My view of science is that it is based on experimental truths, and that advances in science should have some demonstrable superiority to previous knowledge. Those who idolize Einstein have a paradigm shift view where great science is when some hero makes some profound pronouncement based on what he thinks ought to represent some enlightened truth, even tho it is not better in any measurable way. T. Kuhn said that the paradigm shifts are incommensurable.

So was Einstein's view a Talmudic view? I cannot answer that, but I certainly think that it was legitimate for some German physicists to insist on hard evidence to back up theories.

Gimbel makes some analogies between Einstein and Freud, who was also a “secular Jew”, identified with the Jews, and had a Jewish influence on his work. I don’t know how this analogy helps Einstein. Freud was a crackpot who never did any scientific work.

Gimbel acknowledges:

Bjerknes traces elements of the theory of relativity to Lorentz and Poincare, figures we know influenced Einstein's thoughts, as well as Woldemar Voight [sic, Voigt] ... Einstein regularly fails to cite those who influenced his thought and his works, something that is definitely a scholarly no-no. ...

With respect to the special theory of relativity, Bjerknes undertakes the task of showing that each element was presented by someone somewhere before Einstein's 1905 paper. His line is that you do not deserve credit for making the salad if you did not grow the lettuce and pick the tomatoes yourself. ...

The phrase "Copernican Revolution" has come to mean a radical shift in worldview. What Copernicus did was not to invent the sun-centered picture of the solar system but rather to express it in away that make us see the world around us in a different way. ...

But, of course, Einstein at first didn't completely understand the worldview that came from the special theory of relativity. It was Minkowski's geometric interpretation of the theory that took us to the next step. [p.201-202]
The flaw in Gimbel's argument is that Poincare had it all in 1905, including the geometric interpretation that Einstein did not even understand until years later. Someone who buys lettuce and tomato and makes a salad has made something new. Einstein did not make anything new or take us to the next step.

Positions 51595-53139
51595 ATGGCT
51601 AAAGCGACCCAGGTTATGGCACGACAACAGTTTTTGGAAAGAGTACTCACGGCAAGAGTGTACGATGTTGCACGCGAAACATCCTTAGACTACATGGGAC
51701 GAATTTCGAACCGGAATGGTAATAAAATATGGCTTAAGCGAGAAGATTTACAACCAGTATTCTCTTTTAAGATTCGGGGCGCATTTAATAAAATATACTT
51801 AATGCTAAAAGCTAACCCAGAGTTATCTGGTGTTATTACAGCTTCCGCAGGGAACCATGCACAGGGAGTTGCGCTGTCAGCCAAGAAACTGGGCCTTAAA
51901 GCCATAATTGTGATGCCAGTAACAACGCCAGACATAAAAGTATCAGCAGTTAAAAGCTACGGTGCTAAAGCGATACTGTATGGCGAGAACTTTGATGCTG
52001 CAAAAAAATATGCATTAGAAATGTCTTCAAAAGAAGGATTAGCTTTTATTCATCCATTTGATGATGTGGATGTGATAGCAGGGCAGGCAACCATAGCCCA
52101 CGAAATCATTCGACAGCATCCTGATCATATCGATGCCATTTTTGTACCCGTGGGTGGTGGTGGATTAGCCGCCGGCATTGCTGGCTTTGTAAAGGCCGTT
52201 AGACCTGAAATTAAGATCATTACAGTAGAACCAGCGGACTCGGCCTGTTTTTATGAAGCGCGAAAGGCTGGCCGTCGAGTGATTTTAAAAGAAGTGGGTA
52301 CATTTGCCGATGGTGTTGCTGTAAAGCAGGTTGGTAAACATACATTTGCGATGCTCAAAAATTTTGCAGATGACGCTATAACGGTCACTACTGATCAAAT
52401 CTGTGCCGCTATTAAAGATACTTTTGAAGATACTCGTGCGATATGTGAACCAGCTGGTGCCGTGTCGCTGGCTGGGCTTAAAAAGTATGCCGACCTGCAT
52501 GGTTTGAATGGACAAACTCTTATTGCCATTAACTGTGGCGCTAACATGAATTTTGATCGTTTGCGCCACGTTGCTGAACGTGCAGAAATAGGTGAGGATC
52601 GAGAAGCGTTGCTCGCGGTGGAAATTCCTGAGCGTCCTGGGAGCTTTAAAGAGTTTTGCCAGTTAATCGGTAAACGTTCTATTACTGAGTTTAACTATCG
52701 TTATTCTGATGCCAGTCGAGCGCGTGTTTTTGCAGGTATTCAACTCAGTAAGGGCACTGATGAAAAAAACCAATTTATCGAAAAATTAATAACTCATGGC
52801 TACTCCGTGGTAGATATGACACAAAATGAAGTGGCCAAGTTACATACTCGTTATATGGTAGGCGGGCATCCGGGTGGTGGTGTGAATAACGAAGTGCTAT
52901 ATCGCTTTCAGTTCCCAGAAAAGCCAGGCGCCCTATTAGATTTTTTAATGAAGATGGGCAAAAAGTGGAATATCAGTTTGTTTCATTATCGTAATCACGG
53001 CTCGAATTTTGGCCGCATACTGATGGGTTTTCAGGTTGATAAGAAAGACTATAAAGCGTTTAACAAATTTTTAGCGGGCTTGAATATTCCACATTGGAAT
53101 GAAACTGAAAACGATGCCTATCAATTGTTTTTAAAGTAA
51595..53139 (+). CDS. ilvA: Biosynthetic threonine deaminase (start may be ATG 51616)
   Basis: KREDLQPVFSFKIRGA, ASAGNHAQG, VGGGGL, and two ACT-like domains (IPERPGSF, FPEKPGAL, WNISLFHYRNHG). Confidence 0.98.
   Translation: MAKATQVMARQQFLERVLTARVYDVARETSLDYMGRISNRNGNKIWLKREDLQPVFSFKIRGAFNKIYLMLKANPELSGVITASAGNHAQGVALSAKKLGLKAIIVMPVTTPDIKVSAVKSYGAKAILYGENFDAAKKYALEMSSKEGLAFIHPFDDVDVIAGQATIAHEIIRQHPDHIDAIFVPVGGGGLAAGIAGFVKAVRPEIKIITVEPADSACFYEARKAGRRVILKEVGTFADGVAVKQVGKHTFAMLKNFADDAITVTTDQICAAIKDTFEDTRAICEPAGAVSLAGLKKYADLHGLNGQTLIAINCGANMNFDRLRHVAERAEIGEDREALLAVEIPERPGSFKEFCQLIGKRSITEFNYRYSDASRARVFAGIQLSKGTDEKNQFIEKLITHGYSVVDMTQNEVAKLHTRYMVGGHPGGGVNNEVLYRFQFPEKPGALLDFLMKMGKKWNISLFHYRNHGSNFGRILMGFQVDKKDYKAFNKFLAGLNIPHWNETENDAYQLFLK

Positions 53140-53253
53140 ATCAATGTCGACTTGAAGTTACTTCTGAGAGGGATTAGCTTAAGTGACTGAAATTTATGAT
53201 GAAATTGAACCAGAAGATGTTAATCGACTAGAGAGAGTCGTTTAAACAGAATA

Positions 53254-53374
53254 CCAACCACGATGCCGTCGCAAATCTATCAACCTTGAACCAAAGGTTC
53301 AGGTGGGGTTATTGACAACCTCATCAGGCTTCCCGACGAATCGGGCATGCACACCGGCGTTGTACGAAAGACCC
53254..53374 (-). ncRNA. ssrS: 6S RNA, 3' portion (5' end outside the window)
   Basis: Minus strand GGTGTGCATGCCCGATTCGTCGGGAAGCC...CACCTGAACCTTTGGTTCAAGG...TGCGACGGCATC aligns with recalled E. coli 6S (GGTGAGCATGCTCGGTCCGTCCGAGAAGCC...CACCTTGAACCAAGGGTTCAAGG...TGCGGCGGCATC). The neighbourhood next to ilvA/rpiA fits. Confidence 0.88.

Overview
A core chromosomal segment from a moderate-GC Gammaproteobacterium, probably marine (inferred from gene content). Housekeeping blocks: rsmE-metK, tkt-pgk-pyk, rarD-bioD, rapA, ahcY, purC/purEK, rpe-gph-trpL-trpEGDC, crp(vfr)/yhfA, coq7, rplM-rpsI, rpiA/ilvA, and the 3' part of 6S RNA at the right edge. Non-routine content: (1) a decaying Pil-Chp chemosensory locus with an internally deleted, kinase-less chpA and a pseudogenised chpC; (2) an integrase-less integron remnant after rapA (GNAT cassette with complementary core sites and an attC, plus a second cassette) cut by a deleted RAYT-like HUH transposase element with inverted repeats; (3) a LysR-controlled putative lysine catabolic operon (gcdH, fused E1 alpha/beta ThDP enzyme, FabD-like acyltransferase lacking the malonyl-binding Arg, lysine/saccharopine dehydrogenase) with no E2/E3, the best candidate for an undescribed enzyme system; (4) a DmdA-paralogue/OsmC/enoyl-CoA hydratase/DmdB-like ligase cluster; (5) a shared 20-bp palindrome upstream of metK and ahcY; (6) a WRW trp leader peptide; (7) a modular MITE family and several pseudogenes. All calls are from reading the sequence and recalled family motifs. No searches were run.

I say that Poincare had the geometric interpretation in 1905 because he had the 4-dimensional spacetime, the Minkowski metric, the Lorentz group of transformations preserving the metric, and the covariance of electromagnetic variables and equations. These concepts are the core of the geometric view, and Einstein had none of it.

One dictionary defines Talmudic as:
characterized by or making extremely fine distinctions; overly detailed or subtle; hairsplitting.
I don't doubt that the Talmud makes sense to those who study it. But to non-Jews, it is just an old obscure book of incomprehensible rules. The only analogy I see here is that you have to make some meaningless hairsplitting distinctions to give credit to Einstein.

It is curious that Gimbel mentions the phrase "Copernican Revolution", a phrase that Kuhn popularized for paradigm shifts. Poincare's long 1905 paper explicitly makes the analogy. It says that Lorentz is to Poincare as Ptolemy is to Copernicus. Thus Poincare boldly declared a new view. Einstein could not explain how his view differed from Lorentz's.

For full disclosure, I should mention that Gimbel has several pages criticizing the Conservapedia Counterexamples to Relativity, where my brother is an editor. I think that the list would be better called paradoxes and anomalies.

1 comment:

  1. I've studied the Talmud for years and I'm Jewish. It is not just incomprehensible for nonJews but for Jews as well. You have to learn it from a good teacher to understand just a little bit of it.

    I doubt Einstein ever learned Talmud from a serious teacher.